CXO

Be aware of your client's political agendas before you agree to a contract

A consultant who had accepted an engagement with a well-regarded client quickly found out that he had signed on for a double helping of trouble. See how he handled this no-win situation.


One of the realities of the consultant’s life is the no-win scenario: We become involved in engagements and hidden agendas that create a situation in which everyone is going to lose. Let's look at an engagement that at first appeared promising but quickly became mired in politics.

The consultant
Recently, Doug, a friend and an independent consultant, told me of an engagement that had turned into a no-win situation. He was asked as a subcontractor to prepare a feasibility study comparing a client’s selected software package with a number of alternatives.

Doug has a number of specialized skills. He is one of only three independent contractors with experience in a key package and platform for a major industry. And while he can demand high rates of pay, he has very few clients. So he was happy when a major player called him to help lead its implementation of the package. The interview went very well and he felt that he could work well with the project manager, Carrie.

The client had a good reputation, and Doug felt that he could learn a great deal and showcase his specialized skills. Doug was so confident about the engagement that when contacted by another potential client, he stalled to give the new client a chance to decide. He also had a vacation scheduled early in the project but was assured that it would not present a problem.

The project
The project seemed simple. The client had bought a software package on which Doug was an expert. However, the project manager in charge of the evaluation left, and the new vice president hired George in her place. The new project manager questioned some of the decisions made by the evaluation team. He felt that the seven interfaces to the package could be developed internally for much less than the software vendor wanted.

As part of his feasibility study, Doug was to compare the cost of developing the interfaces in-house vs. having the vendor put them together. Following that, Doug would lead the development team connecting the package to the existing systems. All of this would take place over six months.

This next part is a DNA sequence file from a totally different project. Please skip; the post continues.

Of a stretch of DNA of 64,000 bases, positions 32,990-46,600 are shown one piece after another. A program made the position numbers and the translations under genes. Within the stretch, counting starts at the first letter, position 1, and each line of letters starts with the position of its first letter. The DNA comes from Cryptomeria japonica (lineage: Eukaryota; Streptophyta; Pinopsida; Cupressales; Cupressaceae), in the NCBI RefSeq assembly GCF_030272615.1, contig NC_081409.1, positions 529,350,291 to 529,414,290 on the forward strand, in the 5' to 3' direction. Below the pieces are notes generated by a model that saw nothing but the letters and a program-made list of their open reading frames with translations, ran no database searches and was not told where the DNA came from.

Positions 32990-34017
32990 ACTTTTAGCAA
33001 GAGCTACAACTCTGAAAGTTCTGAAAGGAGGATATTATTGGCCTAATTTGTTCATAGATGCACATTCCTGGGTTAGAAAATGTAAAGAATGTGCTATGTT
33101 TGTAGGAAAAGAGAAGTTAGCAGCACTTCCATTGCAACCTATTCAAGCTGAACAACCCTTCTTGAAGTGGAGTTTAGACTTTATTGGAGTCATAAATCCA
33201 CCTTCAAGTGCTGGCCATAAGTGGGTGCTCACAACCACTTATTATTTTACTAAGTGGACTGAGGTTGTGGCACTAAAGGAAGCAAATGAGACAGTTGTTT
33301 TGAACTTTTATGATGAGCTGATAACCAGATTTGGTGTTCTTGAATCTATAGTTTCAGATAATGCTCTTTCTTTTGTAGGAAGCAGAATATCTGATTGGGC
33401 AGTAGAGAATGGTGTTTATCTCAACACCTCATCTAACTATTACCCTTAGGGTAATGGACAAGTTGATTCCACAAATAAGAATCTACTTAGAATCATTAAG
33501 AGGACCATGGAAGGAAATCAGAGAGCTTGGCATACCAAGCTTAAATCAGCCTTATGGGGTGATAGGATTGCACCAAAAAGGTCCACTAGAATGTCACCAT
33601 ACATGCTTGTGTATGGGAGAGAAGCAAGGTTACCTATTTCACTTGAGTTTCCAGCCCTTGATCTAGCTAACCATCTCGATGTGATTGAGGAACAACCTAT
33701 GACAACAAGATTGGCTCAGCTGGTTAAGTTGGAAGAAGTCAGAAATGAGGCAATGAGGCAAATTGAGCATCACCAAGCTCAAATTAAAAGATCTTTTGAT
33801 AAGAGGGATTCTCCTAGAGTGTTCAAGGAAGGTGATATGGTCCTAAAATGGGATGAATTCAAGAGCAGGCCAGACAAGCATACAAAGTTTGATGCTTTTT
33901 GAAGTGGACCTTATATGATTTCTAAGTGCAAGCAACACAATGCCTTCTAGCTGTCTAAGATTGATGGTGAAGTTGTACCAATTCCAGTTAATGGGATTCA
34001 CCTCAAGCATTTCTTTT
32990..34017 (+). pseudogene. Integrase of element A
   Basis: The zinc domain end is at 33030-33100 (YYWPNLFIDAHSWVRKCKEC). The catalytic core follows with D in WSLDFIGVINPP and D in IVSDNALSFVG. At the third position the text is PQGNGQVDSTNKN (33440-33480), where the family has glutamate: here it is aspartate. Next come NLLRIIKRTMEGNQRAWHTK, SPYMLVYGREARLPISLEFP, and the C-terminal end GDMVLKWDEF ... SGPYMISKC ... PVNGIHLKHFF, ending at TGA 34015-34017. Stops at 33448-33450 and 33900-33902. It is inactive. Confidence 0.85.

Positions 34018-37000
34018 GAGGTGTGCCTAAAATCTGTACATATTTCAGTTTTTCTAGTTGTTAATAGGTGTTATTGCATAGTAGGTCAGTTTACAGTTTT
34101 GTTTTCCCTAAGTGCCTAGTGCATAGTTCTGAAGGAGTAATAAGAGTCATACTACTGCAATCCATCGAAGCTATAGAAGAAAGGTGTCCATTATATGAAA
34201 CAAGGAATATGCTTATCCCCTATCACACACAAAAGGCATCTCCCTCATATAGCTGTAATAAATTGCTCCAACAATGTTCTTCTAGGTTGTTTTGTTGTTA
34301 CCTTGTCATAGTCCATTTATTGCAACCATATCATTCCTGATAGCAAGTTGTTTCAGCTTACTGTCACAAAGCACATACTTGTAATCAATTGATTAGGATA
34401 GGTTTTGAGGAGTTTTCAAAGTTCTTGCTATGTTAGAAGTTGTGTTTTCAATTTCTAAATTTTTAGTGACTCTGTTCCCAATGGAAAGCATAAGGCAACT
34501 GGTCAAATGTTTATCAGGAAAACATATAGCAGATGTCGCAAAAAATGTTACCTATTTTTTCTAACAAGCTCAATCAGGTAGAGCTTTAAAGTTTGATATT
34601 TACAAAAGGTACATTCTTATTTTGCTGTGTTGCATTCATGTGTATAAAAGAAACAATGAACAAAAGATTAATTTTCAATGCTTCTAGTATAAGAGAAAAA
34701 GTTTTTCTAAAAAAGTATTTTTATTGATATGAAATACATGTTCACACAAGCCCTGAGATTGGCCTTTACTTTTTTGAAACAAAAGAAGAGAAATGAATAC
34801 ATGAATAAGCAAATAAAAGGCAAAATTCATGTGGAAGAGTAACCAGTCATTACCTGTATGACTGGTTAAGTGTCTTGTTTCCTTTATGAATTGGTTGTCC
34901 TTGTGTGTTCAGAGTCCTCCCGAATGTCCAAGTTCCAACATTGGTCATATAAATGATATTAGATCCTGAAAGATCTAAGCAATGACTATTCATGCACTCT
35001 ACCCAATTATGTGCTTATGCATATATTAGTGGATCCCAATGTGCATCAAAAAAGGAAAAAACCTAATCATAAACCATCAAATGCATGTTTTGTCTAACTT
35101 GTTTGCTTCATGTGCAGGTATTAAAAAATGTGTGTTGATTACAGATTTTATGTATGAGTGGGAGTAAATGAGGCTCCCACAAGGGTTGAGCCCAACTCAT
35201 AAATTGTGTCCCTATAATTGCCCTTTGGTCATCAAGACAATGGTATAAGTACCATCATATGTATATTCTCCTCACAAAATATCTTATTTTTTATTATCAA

The project began to go awry almost immediately. When Doug received the contract, the prime contractor asked him not to give it to his lawyer. In the words of the prime contractor, “Lawyers just get in the way; they have to change things to justify their fees.” Doug was left wondering what the prime contractor was hiding. To ensure his interests were addressed, Doug took it to a lawyer anyway. When the lawyer’s comments were received, the prime contractor accepted the changes without negotiation. Doug was surprised at this since several of the items should have at least raised some negotiation.

In the meantime, the new project manager, George, had discovered that he didn't have the authority to hire Doug for six months. So he advised Doug that the contract would need to be in two parts. During the feasibility development period (about two weeks), Doug would do the interviews needed to finalize the contract for the period after his vacation. The remaining time on the contract, about five and a half months, would have to be approved later.

Being honest, Doug advised the prime contractor that the contract would need to be changed yet again.

Trouble
It didn’t take Doug long to decide that two weeks weren’t enough. While the project charter had been professionally developed, key information about the decision process was not included. And none of the detailed analysis documents from the software selection process were available. Performing the feasibility study, therefore, would require interviews with anyone knowledgeable about the environment and the selection process. But because the first project didn’t keep the backup material there was no way to understand what the first project manager had in mind when choosing the software package.

Several key players were on vacation. And then, technical issues began to emerge. Doug realized that the interface that the vendor had sold was a generalized middleware connecting to a more complex edition of the package. The vendor was then going to custom-write connections to the version that was sold to the client and the client would connect the middleware to its data mart. In effect, the client would be paying a premium for the vendor to develop its software.

To make matters worse, the client already had a data mart that performed the same function as middleware. How could management have missed this during due diligence?

Politics appears
Because the project manager, George, was unable to supply a format for the feasibility study, Doug used his own layout based around a decision matrix. Since the format had originated with this client, Doug felt that it would work. He was beginning to see that this was a highly political project, so he felt that clearly communicating the reasoning behind his recommendations was important.

Doug interviewed the client’s end user representative to develop the criteria for the decision matrix. These criteria and the relative ratings would be used to determine the best fit between the organization and the alternatives. It was harder than usual to glean meaningful comments from the end user representative. (I’ve found that executives are often uncomfortable defining what is important for their people and ranking those criteria because they are dictating those priorities themselves.) Nevertheless, Doug was able to determine that the client was most interested in reducing risk and costs. During this process, Doug kept in close contact with the project manager and the management team.